At its Jan. 27 meeting, the Idyllwild Fire Protection District Commission voted to send a letter to Riverside Superior Court Judge Harold Hopp objecting to the behavior of the current grand jury and its treatment of witnesses representing the district.

In a letter Commission President Jerry Buchanan and Fire Chief Patrick Reitz signed after the meeting, the commission requested Hopp, who presides over the grand jury, “… [to] take appropriate action to rein in this grand jury and put a stop to the intimidating tactics and repeated unfounded investigations. The IFPD also requests the presiding judge to instruct the grand jury regarding their repeated efforts to compel unsworn testimony.”

“I testified before the grand jury in December and it was very interesting,” Buchanan said. “It was a fishing expedition. They weren’t interested in 10 years of financial reports, just interested in our checking accounts.”

The letter describes several instances where an individual from the district, such as Reitz, commissioners Larry Donahoo and Nancy Layton, were asked to give sworn testimony. But it relates that when they requested the presence of district counsel while they testified, the grand jury refused to permit an attorney in the room.

California law permits the presence of an attorney representing witnesses before a civil grand jury. Section 939.22 (a) of the state Penal Code states, “Any witness who is called to give testimony under oath before a civil grand jury may have counsel present on his or her behalf while he or she is testifying.”

However, the counsel may not object to any questions asked of the witness or otherwise speak to the grand jury, they may only advise the witness during the course of the examination. Further, this section of law is repealed on Jan. 1, 2017 unless it is reauthorized before that date.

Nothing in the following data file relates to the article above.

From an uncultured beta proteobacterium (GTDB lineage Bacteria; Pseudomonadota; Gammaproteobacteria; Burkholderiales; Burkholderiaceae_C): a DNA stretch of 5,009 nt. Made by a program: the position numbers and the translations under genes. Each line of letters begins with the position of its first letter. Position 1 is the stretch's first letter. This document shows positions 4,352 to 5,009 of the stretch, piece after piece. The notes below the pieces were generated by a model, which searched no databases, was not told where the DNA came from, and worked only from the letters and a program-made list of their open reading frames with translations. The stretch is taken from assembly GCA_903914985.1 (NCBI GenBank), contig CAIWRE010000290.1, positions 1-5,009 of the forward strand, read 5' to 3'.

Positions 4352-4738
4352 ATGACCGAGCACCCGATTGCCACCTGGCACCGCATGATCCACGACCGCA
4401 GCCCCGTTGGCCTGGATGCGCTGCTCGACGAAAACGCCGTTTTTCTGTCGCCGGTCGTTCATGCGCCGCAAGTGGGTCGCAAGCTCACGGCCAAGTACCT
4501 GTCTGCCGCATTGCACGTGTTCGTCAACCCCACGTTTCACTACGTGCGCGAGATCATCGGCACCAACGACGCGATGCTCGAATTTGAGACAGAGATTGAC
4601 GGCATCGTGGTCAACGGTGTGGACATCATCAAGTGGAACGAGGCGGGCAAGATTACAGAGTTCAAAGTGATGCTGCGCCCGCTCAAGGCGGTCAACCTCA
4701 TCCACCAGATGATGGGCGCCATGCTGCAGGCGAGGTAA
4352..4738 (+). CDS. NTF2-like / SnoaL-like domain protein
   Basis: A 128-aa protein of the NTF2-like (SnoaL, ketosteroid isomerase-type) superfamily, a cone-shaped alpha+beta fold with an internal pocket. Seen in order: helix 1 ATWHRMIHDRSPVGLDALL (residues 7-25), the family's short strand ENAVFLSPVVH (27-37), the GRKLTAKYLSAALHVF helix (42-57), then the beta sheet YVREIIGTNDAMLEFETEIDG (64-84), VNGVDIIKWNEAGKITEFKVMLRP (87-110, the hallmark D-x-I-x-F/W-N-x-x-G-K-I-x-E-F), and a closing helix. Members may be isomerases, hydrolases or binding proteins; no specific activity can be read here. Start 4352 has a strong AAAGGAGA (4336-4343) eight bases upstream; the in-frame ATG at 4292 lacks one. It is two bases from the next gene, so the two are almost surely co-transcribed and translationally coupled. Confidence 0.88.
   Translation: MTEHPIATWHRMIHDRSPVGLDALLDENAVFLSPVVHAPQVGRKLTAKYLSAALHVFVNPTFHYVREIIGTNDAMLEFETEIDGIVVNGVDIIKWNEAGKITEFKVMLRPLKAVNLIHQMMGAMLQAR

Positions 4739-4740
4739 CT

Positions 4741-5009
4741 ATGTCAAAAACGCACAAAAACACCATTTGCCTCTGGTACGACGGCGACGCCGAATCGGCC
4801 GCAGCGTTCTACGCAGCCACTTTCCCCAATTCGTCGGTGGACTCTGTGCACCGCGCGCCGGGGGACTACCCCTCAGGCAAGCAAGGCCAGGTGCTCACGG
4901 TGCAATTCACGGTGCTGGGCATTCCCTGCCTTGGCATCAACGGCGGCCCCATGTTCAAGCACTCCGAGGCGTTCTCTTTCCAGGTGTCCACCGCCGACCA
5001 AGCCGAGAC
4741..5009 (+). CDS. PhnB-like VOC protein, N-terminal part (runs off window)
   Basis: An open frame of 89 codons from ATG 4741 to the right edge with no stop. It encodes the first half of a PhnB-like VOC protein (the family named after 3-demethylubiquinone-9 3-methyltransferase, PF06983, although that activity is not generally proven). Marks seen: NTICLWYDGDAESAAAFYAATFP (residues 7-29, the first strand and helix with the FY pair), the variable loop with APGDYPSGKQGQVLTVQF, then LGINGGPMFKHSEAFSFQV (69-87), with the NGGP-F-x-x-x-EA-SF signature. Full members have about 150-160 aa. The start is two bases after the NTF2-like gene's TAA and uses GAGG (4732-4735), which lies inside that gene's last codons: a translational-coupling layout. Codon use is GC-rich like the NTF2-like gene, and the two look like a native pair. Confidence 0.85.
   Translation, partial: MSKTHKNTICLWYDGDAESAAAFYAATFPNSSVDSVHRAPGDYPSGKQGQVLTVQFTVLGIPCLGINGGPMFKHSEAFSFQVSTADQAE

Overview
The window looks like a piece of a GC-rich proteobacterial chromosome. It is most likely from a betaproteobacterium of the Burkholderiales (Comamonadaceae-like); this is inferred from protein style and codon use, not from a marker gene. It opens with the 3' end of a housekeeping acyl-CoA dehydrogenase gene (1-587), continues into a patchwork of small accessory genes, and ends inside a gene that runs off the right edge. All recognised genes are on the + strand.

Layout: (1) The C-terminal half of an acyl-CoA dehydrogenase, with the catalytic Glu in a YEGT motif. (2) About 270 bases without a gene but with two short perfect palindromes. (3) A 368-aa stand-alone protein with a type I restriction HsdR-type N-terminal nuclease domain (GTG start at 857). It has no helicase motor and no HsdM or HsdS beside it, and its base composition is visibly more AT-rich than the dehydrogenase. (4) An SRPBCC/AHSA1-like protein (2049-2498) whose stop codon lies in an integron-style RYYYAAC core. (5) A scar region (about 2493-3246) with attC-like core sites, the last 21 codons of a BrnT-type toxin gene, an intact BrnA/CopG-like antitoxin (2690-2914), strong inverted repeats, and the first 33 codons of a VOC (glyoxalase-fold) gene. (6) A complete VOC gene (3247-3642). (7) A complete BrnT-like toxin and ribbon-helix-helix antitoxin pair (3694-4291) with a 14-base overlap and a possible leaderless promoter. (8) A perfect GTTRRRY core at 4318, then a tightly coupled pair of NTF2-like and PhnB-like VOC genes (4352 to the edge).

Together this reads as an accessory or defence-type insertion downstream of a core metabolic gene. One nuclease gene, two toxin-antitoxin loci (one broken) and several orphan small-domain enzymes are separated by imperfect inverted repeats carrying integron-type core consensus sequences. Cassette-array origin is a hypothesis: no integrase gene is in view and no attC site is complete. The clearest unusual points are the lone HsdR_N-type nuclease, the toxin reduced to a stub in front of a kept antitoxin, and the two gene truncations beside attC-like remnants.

After Reitz’s request for the presence of counsel was refused, the grand jury said it would treat his testimony as though it were given without an oath. Layton, who refused to testify, was threatened with contempt of court, but the grand jury agreed to a compromise and she returned to testify with counsel in the middle of January.

“I’m very glad I had legal representation in the room when giving testimony,” she said.

After considerable discussion about the letter’s language and tone, the commission voted 3-1 in favor after a few modifications, which Buchanan suggested. For example, the words “unfounded” and “vindictive” were deleted from the first paragraph’s description of the allegations against the grand jury.

Commissioner Rhonda Andrewson supported sending a letter to complain about the treatment afforded IFPD representatives, but found some of the language too aggressive.

“If we soften our point, it won’t be taken seriously. It’s meant to get the judge’s attention,” Reitz replied. He and several commissioners described their treatment as disrespectful and negative.

Reitz indicated that he had spoken to a district attorney’s office in another county who characterized this grand jury as “rogue.”

However, John Hall, information specialist for the Riverside County District Attorney’s office, wrote in an email, “This would fall under the civil grand jury and we typically are not involved in those. We are directly involved in the criminal grand jury actions, such as when we present a case to a grand jury for a criminal indictment.”

Karen Jahr, president of the California Grand Jurors’ Association, said it does not compile information about this type of behavior. “The California Grand Juror’s Association is a nonprofit corporation whose mission is to support the California grand jury system. Our primary activity is the training of grand jurors,” Jahr said.

A copy of the signed letter is available on the Town Crier website (